Theater / Film
Review: At Actors’ Playhouse, ‘Proof’ displays its undiminished power
Michael McKenzie as Robert and Jessica Sanford as Catherine have a complicated birthday celebration in “Proof” at Actors’ Playhouse. Photo by Alberto Romeu
David Auburn’s Pulitzer Prize-winning “Proof” has been produced a number of times by South Florida theaters since its Broadway debut in 2000. When the Coconut Grove Playhouse did it in 2002, Auburn himself directed the production.
Two major surprises help power the intricate drama, which is centered around a genius mathematician whose life and career were shattered by mental illness, and the daughter who fears she may have inherited his affliction along with his brilliance. Those shocks are part of the play’s enduring power, so we won’t reveal them here.
Actors’ Playhouse at the Miracle Theatre in Coral Gables has now taken on “Proof” in a strong new production in its upstairs Balcony Theatre. On opening night, you could tell that many theatergoers had never encountered the play before: When those two moments happened, they gasped, underlining the undiminished impact of this Pulitzer- and Tony Award-winning drama.
Set on the deck of an old home near the University of Chicago, “Proof” skips back and forth in time as it assembles the pieces of a mysterious puzzle. Catherine (Jessica Sanford) grew up in the house, and though she left for a time to study math at Northwestern, she was pulled back into her role as fulltime caretaker for her delusional father Robert (Michael McKenzie).
Harold “Hal” Dobbs (Daniel Llaca), who had Robert as his doctoral adviser, has come over to comb through the many notebooks in Robert’s office, hoping that he’ll discover something to prove that during a recent nearly year-long period of lucidity, his mentor was doing important work.
Claire (Stephanie White), a successful currency analyst in New York, has paid the bills while Robert has been unable to work, leaving her younger sister to do the heavy lifting with their father 24/7. She has come back to Chicago with a proposal for Catherine: Why not move to Manhattan and start a new life?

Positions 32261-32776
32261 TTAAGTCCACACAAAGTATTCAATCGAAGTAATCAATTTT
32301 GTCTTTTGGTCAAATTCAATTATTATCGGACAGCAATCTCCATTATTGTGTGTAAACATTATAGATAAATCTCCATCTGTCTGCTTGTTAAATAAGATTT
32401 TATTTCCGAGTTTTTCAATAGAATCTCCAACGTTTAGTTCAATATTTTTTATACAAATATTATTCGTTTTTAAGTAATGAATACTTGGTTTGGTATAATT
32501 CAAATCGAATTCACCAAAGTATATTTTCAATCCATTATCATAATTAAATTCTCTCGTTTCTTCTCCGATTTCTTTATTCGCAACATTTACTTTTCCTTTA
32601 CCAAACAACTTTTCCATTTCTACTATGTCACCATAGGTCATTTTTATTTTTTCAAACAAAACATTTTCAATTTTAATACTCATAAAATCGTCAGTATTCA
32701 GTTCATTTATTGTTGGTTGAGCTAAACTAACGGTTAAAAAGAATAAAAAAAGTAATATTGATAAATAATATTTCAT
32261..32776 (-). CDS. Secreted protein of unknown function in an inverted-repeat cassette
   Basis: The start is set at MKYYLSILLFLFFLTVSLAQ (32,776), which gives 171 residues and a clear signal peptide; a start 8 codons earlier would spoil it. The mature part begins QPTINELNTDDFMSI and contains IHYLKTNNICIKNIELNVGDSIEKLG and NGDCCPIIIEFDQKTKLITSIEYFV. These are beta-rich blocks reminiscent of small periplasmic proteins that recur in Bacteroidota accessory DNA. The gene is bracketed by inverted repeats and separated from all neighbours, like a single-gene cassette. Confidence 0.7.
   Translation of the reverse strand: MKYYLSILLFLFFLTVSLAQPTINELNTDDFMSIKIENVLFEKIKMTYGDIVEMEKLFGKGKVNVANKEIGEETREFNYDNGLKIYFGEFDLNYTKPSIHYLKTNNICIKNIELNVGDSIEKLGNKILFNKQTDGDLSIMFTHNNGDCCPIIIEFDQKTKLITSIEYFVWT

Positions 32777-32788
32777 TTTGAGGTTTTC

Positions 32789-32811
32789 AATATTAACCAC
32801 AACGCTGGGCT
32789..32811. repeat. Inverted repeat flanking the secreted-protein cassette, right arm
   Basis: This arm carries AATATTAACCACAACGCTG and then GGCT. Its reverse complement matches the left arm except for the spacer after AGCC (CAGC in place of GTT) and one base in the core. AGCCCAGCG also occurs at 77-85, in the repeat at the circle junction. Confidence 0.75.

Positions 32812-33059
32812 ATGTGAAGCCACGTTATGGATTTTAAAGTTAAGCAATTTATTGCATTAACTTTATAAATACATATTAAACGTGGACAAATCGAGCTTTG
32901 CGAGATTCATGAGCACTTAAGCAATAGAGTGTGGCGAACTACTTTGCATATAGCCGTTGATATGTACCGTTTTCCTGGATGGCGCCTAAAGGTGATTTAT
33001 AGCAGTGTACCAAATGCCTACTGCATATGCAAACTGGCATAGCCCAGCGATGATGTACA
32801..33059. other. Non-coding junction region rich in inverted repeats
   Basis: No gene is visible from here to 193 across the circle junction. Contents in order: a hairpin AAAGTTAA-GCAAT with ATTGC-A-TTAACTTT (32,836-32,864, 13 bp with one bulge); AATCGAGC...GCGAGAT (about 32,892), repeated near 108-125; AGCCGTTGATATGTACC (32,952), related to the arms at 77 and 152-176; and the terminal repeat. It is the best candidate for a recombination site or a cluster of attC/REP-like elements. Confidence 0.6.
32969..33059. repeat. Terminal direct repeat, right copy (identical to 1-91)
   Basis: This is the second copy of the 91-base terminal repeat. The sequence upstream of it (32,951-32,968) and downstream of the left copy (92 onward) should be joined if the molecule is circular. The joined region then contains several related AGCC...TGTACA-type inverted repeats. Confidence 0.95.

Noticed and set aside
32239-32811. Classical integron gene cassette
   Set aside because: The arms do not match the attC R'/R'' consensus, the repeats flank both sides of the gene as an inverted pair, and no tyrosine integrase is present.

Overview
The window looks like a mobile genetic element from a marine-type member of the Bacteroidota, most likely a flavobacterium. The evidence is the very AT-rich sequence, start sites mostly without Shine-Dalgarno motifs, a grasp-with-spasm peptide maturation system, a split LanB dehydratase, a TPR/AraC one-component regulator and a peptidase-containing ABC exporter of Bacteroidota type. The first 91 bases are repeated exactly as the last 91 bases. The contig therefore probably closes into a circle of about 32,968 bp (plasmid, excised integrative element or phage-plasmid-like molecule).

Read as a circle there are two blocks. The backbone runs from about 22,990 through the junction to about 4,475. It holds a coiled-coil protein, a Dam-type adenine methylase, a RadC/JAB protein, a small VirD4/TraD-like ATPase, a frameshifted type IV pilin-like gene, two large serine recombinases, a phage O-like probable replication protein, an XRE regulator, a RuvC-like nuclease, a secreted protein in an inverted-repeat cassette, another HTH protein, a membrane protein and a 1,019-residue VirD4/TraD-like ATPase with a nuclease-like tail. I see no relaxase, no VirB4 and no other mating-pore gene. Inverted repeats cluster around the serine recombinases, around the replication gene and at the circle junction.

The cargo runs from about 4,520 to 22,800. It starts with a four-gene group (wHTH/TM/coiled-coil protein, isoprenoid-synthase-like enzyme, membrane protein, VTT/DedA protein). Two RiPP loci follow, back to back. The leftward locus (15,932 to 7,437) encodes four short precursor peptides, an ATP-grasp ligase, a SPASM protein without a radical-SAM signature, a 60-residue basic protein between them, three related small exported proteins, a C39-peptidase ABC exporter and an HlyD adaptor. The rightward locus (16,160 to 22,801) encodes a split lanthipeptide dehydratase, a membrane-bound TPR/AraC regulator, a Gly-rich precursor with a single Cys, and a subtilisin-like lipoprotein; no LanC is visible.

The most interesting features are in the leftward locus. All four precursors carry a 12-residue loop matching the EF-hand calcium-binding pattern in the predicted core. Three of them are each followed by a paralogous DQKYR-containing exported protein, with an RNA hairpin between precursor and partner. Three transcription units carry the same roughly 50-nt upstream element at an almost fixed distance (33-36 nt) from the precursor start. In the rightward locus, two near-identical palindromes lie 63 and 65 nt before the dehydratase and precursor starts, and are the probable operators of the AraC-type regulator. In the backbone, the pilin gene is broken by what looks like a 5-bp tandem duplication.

Director David Arisco and the cast burrow into the characters’ conflicting motivations and complexities as the actors embody people in crisis.
McKenzie’s cheery Robert is scattered, yes, but lovingly paternal toward Catherine until one chilling scene when he turns frightened and driven as it becomes clear that his disease has come back in force.
As Hal, Llaca represents superstar wannabes who believe that doing the kind of work it takes to become famous has to happen when a mathematician is in his 20s – and at 28, he feels that window closing. He’s genuinely attracted to Catherine, but the possibility of being associated with a colossally important discovery is revealed as his central motivation, and at one point he becomes Catherine’s bellowing inquisitor.
White’s brusque, know-it-all Claire is supposed to be an annoying contrast to her emotionally vulnerable sister, and oh does she succeed. Focused on her mission of persuading Catherine to move, she barely listens to anything her sister has to say. She roams over the deck describing her shiny New York life to the suffering Catherine, and before long, her hidden motivation becomes clear.
“Proof” revolves around Catherine, of course, and the part needs an actor whose quicksilver changes and emotional range draw the audience in, whether things are looking up or turning disastrous. Sanford is more than up to the challenge, delivering one of her finest performances. At 25, her Catherine is stubborn, vulnerable, caring, brilliant and hurting, having sacrificed so many possibilities for her father’s sake.
Because the play is being performed in the more intimate Balcony Theatre – the right space for a four-character play – Gene Seyffer’s set (with set dressing and props by Jodi Dellaventura) is necessarily more compact than it would have been had “Proof” been done on the far larger Mainstage. Though it looks more like a pale-blue cottage than a well-worn place where a University of Chicago faculty member would live, it’s pretty to look at for 2 ½ hours and provides all the levels and doors for the actors’ shifting configurations.
Eric Nelson’s lighting reveals the shift of the seasons and changes in emotions. Sound designer Alex Bonilla links the scenes with minimalist, alluring piano music. And costume designer Ellis Tillman uses clothing to communicate not just attention or indifference to style but, for Robert and Catherine, their shifting mental
Actors’ production of “Proof” is fine if not flawless. One scene in particular, when Robert is sitting on the deck wearing just a T-shirt and pants, writing like a man on fire even though the outside air is frostbite cold, is just not convincingly staged.
The play itself, now almost the age of its protagonist, has so much to say about genius (and, sometimes, its cost), caretaking, sacrifice, support, honesty and more. It contains the riches of the best dramas, its impact undiminished. All you have to do is go to Coral Gables and partake.
WHAT: “Proof” by David Auburn
WHERE: Actors’ Playhouse production at the Miracle Theatre, 280 Miracle Mile, Coral Gables
WHEN: 8 p.m. Wednesday-Saturday, 3 p.m. Sunday, through June 4
COST: $40-$125 (10 percent discount for seniors and $15 student rush tickets at weekday performances)
INFORMATION: 305-444-9293 or www.ActorsPlayhouse.org
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